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Local

Committee works on list of potential brownfields

Group gathering list of sites for cleanup and redevelopment

DIXON – The city’s Brownfields Redevelopment Advisory Committee is racking up sites that could be good candidates for cleanup and economic development.

In May, the city received a $300,000 brownfields assessment grant from the U.S. Environmental Protection Agency to pay for environmental tests and action plans for flipping blighted properties.

The City Council created an advisory committee earlier this month tasked with finding the sites with the most potential, ranging from prime riverfront and downtown properties with environmental hurdles to smaller spaces that need a boost to attract commercial development.

Underutilized sites near existing businesses and industries interested in expanding would also be good candidates, said committee member Scott Brown, director of structural engineering at Wendler Engineering Services and a member of the Dixon Chamber of Commerce and Main Street board.

“For bigger employers, I think the best chance for expansion is with those that are contiguous to the property,” he said.

Mayor Li Arellano Jr. said they could draft a form letter and gauge the interest of employers or other organizations, like the Dixon Park District or school district, that could have need for assessing sites.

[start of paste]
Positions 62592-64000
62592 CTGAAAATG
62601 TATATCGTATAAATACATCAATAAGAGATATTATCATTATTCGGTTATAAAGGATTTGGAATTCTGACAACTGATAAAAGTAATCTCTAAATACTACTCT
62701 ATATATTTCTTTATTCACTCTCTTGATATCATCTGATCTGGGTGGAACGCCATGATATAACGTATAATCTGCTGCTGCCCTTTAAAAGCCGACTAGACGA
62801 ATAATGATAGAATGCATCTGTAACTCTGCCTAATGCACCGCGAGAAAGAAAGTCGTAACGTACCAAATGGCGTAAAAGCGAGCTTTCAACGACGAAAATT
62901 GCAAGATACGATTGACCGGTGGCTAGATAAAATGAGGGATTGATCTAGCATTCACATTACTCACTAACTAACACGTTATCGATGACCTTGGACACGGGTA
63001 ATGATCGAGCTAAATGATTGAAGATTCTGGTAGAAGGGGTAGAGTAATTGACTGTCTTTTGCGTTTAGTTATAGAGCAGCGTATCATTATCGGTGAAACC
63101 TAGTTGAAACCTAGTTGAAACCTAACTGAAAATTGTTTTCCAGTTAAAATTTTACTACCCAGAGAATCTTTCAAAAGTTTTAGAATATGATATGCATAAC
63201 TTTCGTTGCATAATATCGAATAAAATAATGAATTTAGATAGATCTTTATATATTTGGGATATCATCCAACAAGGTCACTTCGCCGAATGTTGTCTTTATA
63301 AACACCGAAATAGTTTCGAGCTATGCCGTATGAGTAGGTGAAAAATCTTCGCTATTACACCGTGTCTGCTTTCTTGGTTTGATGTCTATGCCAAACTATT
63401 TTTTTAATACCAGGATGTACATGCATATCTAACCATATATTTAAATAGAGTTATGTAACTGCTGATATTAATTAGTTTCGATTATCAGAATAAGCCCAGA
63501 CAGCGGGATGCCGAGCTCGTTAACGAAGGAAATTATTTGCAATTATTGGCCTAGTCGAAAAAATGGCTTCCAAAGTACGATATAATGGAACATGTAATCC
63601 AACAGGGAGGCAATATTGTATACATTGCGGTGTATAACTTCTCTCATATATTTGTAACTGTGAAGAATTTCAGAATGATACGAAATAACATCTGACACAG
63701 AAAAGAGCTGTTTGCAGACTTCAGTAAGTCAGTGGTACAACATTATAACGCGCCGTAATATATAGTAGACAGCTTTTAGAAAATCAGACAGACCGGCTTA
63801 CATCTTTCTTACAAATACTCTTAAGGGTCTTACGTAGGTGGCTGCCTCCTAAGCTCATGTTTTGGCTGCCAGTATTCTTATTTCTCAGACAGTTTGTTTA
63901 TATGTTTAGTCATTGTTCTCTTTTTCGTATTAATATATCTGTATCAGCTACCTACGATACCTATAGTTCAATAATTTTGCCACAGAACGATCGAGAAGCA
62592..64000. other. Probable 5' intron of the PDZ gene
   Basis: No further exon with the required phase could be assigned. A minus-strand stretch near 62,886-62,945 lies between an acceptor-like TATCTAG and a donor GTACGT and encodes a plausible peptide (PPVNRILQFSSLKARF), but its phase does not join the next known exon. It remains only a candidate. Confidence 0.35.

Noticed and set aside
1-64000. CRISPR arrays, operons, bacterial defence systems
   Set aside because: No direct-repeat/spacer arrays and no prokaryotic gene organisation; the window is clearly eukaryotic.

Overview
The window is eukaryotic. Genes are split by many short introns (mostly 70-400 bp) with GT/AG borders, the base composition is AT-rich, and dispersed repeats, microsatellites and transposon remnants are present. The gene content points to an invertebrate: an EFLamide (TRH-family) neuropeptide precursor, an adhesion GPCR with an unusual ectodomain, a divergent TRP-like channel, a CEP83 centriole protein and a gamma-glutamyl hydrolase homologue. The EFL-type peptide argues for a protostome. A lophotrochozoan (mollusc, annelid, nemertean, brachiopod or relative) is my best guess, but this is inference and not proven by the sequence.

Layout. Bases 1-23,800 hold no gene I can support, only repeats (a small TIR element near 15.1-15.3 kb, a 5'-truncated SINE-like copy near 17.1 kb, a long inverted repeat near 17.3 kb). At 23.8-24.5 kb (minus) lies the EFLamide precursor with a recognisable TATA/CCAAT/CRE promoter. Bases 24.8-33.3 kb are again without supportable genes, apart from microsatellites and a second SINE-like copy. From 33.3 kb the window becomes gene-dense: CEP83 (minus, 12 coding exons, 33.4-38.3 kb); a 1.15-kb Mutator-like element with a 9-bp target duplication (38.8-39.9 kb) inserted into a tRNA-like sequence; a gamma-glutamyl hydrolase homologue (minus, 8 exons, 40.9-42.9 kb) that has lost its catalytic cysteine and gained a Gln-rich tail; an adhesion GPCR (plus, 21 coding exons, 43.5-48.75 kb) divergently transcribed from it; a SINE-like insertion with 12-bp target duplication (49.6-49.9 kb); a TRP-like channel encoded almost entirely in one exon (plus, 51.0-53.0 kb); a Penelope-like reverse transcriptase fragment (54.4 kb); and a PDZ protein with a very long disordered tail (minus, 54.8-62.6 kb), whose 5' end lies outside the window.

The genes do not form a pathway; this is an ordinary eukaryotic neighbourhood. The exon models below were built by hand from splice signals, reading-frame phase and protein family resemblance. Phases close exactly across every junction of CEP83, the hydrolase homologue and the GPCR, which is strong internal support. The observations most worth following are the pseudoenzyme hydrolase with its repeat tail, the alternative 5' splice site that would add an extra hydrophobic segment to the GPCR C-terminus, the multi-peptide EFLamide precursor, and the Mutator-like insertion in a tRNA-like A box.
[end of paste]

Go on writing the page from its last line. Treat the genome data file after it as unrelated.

Potential properties include old factories and businesses, vacant lots, parking lots and the former city dump off of Keul Road near Walmart.

Most of the identified properties are along the riverfront or downtown, though many are scattered throughout the city limits – eligible sites must be within city limits but cannot be owned by the city, unless the property falls under unique circumstances.

Public Works Director Matt Heckman, who’s heading the committee, said the city has put in a lot of effort to build up the riverfront and downtown to generate more activity in the community, and there’s more work to be done.

“It’s come a long way in recent years, and I’d like to see that continue to happen,” he said.

The next step for the group is to rank each property based on different criteria, like its current use, development potential, and whether its location is in the enterprise zone, tax increment financing districts or floodplain.

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